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NEWS UPDATES Asean Affairs        5  February 2011

International passenger, freight traffic up

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The International Air Transport Association (IATA) said passenger air traffic for last year was up 8.2 percent against the previous year while freight grew 20.6 percent.

"The world is moving again. After the biggest demand decline in the history of aviation in 2009, people started to travel and do business again in 2010. Airlines ended the year slightly ahead of early 2008 volumes, but with a pathetic 2.7 percent profit margin. The challenge is to turn the demand for mobility into sustainable profits," IATA director-general and chief executive officer Giovanni Bisignani said in a media statement issued on Wednesday.

While this year would likely be the second consecutive year of profits for the airline industry, IATA said profits would fall by 40 percent to US$9.1billion.

"This is based on an oil price of US$84 per barrel (Brent) as fuel accounts for 27 percent of operating costs and a sustained rise in oil price could spoil the party," said Bisignani. He added that oil prices were now hovering near US$100 per barrel given the uncertainties in the Middle East.

"For every dollar increase in the average price of a barrel of oil over the year, airlines face the difficult task of recovering an additional US$1.6bil in costs," said Bisignani. Demand clearly outstripped capacity increases of 4.4 percent for passenger and 8.9 percent for cargo last year.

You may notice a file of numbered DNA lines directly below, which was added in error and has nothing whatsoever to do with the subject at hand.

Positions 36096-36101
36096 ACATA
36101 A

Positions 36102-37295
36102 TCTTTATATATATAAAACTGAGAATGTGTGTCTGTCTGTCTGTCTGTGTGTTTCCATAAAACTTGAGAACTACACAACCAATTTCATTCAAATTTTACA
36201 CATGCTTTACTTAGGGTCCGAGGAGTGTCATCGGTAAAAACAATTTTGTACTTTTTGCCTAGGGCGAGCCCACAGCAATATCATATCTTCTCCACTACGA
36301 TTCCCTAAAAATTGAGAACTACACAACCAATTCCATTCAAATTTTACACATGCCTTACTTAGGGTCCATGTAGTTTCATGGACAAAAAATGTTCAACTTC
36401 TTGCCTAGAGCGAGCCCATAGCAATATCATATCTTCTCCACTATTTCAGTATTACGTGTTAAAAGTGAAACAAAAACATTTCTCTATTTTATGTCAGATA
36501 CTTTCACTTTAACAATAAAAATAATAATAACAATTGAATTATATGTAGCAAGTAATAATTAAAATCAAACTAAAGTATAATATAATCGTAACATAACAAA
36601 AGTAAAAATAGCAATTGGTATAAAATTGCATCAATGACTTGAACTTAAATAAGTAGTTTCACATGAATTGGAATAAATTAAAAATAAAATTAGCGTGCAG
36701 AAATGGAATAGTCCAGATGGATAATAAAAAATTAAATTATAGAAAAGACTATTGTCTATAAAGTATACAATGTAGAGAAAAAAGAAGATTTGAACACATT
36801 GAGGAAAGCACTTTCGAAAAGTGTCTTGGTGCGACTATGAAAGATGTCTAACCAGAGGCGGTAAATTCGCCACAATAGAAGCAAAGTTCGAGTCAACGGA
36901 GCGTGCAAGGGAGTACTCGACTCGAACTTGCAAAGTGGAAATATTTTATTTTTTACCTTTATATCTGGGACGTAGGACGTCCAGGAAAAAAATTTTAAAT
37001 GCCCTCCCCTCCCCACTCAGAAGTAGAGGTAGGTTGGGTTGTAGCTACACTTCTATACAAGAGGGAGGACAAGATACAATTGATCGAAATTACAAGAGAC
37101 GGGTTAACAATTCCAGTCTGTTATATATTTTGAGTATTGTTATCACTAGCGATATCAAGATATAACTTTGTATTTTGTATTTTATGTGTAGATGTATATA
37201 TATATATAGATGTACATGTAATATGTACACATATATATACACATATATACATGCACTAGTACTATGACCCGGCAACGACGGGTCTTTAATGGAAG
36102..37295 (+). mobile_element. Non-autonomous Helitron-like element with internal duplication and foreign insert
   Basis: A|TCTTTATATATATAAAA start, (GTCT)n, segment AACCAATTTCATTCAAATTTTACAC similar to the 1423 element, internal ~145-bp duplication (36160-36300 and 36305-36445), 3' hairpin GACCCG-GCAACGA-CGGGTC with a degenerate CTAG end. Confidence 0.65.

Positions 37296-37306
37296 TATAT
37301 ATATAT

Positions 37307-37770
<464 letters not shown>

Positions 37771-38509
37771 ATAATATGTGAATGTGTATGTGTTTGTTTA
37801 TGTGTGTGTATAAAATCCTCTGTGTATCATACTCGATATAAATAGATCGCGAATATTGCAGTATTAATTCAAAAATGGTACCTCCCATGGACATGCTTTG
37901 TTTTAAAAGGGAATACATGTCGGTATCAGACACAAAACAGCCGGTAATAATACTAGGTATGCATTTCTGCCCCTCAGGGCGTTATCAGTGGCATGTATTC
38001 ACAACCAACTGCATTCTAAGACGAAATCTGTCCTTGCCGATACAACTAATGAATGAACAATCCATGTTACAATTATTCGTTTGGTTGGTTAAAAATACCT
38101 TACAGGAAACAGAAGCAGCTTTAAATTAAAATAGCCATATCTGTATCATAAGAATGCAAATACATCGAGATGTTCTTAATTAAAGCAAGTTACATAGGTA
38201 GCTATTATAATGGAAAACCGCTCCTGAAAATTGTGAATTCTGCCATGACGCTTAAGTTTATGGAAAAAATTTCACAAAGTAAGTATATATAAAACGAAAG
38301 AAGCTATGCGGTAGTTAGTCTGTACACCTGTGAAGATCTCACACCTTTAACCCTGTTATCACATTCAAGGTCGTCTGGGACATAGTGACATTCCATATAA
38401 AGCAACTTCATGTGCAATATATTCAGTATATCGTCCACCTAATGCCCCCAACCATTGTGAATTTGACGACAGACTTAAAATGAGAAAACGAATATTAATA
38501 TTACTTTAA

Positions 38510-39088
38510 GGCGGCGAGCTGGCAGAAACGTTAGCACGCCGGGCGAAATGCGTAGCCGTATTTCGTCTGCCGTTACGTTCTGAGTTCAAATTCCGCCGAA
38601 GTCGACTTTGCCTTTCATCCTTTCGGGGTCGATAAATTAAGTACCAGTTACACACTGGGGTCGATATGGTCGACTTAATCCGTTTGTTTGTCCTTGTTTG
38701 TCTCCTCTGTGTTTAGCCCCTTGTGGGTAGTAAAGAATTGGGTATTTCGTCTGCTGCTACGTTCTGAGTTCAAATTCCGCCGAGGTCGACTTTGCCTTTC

IATA added that the average passenger load factor for the year was 78.4 percent, which was up 2.7 percent improvement from 2009 while freight-load factor for the year was up 5.2 percentage points to 53.8 percent.

Asia-Pacific carriers saw passenger demand in 2010 grow 9 percent from the year before while European carriers posted an increase of 5.1 percent year-on-year. North American carriers recorded a full-year growth of 17.8 percent against 2009 and Middle Eastern airlines reported the strongest full-year growth of 17.8 percent.

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This year in Thailand-what next?

04 January 2011
By David Swartzentruber      

It is commonplace in journalism to write two types of articles at the transition point between the year that has passed and the New Year. As this writer qualifies as an “old hand” in observing Thailand with a track record dating back 14 years, it is time take a shot at what may unfold in Thailand in 2011.

The first issue that can’t be answered is the health of Thailand’s beloved King Bhumibol, who is now 83 years old. He is the world's longest reigning monarch, but elaborate birthday celebrations in December failed to mask concern over his health. More

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